Time filter

Source Type

Maulvault A.L.,Portuguese Institute For The Sea And Atmosphere Ipma Ip | Maulvault A.L.,The Interdisciplinary Center | Maulvault A.L.,University of Lisbon | Anacleto P.,Portuguese Institute For The Sea And Atmosphere Ipma Ip | And 11 more authors.
Environmental Research

The presence of cadmium (Cd), lead (Pb), mercury (THg), methylmercury (MeHg), arsenic (TAs), inorganic arsenic (iAs), cobalt (Co), copper (Cu), zinc (Zn), nickel (Ni), chromium (Cr) and iron (Fe) was investigated in seafood collected from European marine ecosystems subjected to strong anthropogenic pressure, i.e. hotspot areas. Different species (Mytilus galloprovincialis, n=50; Chamelea gallina, n=50; Liza aurata, n=25; Platichthys flesus, n=25; Laminaria digitata, n=15; and Saccharina latissima, n=15) sampled in Tagus estuary, Po delta, Ebro delta, western Scheldt, and in the vicinities of a fish farm area (Solund, Norway), between September and December 2013, were selected to assess metal contamination and potential risks to seafood consumers, as well as to determine the suitability of ecologically distinct organisms as bioindicators in environmental monitoring studies. Species exhibited different elemental profiles, likely as a result of their ecological strategies, metabolism and levels in the environment (i.e. seawater and sediments). Higher levels of Cd (0.15-0.94 mg kg-1), Pb (0.37-0.89 mg kg-1), Co (0.48-1.1 mg kg-1), Cu (4.8-8.4 mg kg-1), Zn (75-153 mg kg-1), Cr (1.0-4.5 mg kg-1) and Fe (283-930 mg kg-1) were detected in bivalve species, particularly in M. galloprovincialis from Ebro and Po deltas, whereas the highest content of Hg was found in P. flesus (0.86 mg kg-1). In fish species, most Hg was organic (MeHg; from 69 to 79%), whereas lower proportions of MeHg were encountered in bivalve species (between 20 and 43%). The highest levels of As were found in macroalgae species L. digitata and S. latissima (41 mg kg-1 and 43 mg kg-1, respectively), with iAs accounting almost 50% of the total As content in L. digitata but not with S. latissima nor in the remaining seafood samples. This work highlights that the selection of the most appropriate bioindicator species is a fundamental step in environmental monitoring of each contaminant, especially in coastal areas. Furthermore, data clearly shows that the current risk assessment and legislation solely based on total As or Hg data is limiting, as elemental speciation greatly varies according to seafood species, thus playing a key role in human exposure assessment via food. © 2015 Published by Elsevier Inc. Source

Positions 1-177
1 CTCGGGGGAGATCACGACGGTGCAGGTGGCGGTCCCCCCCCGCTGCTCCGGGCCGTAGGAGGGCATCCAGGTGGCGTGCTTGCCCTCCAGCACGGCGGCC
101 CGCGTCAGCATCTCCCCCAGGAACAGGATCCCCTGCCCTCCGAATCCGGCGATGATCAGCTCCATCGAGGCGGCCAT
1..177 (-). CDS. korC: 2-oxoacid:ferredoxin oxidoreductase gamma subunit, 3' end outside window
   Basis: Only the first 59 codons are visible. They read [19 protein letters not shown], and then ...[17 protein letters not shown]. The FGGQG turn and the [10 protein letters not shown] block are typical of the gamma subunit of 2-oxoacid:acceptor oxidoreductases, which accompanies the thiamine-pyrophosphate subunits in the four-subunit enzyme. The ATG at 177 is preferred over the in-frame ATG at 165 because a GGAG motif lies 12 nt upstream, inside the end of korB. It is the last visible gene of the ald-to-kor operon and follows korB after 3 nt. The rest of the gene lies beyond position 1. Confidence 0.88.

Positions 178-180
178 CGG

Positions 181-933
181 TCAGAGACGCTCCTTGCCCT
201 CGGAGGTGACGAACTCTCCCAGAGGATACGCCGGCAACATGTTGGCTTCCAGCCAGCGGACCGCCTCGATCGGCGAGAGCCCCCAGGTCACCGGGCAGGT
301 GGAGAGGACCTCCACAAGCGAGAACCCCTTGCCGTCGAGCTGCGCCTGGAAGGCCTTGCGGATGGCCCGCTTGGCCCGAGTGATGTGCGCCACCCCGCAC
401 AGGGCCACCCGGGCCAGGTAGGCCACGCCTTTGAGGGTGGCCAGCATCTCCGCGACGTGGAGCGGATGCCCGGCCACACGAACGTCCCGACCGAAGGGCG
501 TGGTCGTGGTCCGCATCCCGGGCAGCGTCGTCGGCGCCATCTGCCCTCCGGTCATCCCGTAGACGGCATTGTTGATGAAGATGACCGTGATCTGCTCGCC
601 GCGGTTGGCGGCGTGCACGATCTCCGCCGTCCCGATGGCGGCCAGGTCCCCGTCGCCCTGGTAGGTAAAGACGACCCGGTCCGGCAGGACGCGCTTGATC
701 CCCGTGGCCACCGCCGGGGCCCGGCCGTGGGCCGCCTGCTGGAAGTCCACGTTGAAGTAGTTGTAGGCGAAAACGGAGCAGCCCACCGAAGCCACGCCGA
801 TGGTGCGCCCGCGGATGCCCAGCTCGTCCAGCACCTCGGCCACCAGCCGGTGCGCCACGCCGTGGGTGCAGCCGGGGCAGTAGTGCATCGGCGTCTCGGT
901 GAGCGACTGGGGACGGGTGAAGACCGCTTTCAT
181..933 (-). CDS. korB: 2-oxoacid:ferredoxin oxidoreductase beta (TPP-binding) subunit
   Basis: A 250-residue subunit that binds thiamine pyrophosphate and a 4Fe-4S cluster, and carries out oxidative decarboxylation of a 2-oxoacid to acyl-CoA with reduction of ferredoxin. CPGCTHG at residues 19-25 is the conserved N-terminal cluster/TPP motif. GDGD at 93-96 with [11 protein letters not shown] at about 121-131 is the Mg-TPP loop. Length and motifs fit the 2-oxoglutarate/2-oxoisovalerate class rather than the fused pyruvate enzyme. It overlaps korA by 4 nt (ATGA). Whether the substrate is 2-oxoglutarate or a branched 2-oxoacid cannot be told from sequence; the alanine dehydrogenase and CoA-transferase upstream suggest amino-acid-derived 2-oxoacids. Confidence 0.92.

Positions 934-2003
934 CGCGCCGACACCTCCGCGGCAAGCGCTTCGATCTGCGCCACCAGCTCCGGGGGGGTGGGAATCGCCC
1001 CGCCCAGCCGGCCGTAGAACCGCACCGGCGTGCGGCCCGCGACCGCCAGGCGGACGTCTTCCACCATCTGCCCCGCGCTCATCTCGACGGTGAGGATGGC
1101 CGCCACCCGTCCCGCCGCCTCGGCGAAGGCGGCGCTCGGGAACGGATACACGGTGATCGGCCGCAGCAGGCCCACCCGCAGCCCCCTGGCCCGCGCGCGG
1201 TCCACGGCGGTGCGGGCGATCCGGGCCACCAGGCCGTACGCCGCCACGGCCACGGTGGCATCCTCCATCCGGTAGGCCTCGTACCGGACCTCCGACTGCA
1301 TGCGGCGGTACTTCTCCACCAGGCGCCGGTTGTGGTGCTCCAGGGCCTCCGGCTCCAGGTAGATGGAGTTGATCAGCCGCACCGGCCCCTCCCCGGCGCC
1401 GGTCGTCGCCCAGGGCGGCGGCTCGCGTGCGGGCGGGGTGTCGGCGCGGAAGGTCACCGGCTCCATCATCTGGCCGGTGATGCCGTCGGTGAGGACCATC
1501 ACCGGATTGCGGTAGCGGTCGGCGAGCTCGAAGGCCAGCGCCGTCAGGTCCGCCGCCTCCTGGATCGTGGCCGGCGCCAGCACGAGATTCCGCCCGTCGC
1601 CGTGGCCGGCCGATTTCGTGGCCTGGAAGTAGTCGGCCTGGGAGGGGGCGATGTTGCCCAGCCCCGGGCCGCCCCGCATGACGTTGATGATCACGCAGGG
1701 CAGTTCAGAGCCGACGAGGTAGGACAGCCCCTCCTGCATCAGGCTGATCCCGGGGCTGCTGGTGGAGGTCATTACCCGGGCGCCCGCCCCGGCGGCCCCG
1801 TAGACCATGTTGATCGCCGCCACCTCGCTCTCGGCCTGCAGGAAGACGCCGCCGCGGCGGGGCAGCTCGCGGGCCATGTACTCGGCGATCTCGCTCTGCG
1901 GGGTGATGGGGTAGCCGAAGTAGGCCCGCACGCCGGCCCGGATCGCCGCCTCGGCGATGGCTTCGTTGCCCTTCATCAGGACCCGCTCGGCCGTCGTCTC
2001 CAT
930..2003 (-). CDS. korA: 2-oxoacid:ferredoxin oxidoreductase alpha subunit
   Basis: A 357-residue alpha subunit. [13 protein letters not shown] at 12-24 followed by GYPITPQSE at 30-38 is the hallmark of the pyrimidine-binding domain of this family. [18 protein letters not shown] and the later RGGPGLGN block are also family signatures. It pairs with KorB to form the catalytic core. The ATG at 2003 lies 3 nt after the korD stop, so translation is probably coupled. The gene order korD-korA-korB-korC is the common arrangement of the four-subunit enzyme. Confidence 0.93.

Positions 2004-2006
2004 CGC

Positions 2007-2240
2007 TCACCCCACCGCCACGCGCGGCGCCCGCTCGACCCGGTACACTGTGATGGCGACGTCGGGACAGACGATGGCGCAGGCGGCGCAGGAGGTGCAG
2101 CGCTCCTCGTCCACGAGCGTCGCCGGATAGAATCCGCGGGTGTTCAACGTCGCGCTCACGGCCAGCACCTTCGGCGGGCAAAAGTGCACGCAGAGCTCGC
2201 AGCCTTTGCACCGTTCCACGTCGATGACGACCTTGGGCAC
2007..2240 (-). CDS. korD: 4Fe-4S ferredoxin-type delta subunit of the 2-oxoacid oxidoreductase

Anacleto P.,Portuguese Institute For The Sea And Atmosphere Ipma Ip | Anacleto P.,University of Lisbon | Anacleto P.,The Interdisciplinary Center | Maulvault A.L.,Portuguese Institute For The Sea And Atmosphere Ipma Ip | And 9 more authors.
Food Research International

Human bivalve consumption in Europe has steadily increased in the last years, particularly during summer months when seawater temperature increases. Since ocean warming is among the current global environmental threats affecting aquatic organisms, it is of paramount importance to investigate its effect on the nutritional quality of seafood products. In this context, the aim of this study was to investigate differences in the nutritional quality (in terms of protein, glycogen and fatty acid, FA, content) and condition of a native (grooved carpet shell, Ruditapes decussatus) and an invasive (Japanese carpet shell, Ruditapes philippinarum) clam species, subjected to warming. Our results clearly reveal that temperature significantly affected the nutritional quality of both clam species, particularly the FA composition. Both clam species responded similarly to warming, by significantly decreasing the content of some fatty acids, but not protein and glycogen levels. A predominance of polyunsaturated FA (PUFA) over saturated FA (SFA) and monounsaturated FA (MUFA) was observed throughout the experiment, as well as high n-. 3/. n-. 6 and PUFA/SFA ratios. The native clam always revealed higher values of these fatty acids, indicating that this species has a better nutritional quality in comparison to the invasive one. Nonetheless, the loss of n-. 3 PUFA (in native species), eicosapentaenoic (EPA; in both species) and docosahexaenoic (DHA; in invasive species) acids was considered as the major negative outcome derived from warming, since it contributes to the loss of prime quality fatty acids for human health. However, atherogenic, thrombogenic and hypocholesterolemic/hypercholesterolemic indices (AI, TI and h/H, respectively) remained low in both species, even in warming conditions, suggesting that these food items can be used in a cardio-protective and hypocholesterolemic diet. This study provides new insights to understand and foretell the effects of climate change on nutritional quality of marine organisms. © 2014 Elsevier Ltd. Source

Discover hidden collaborations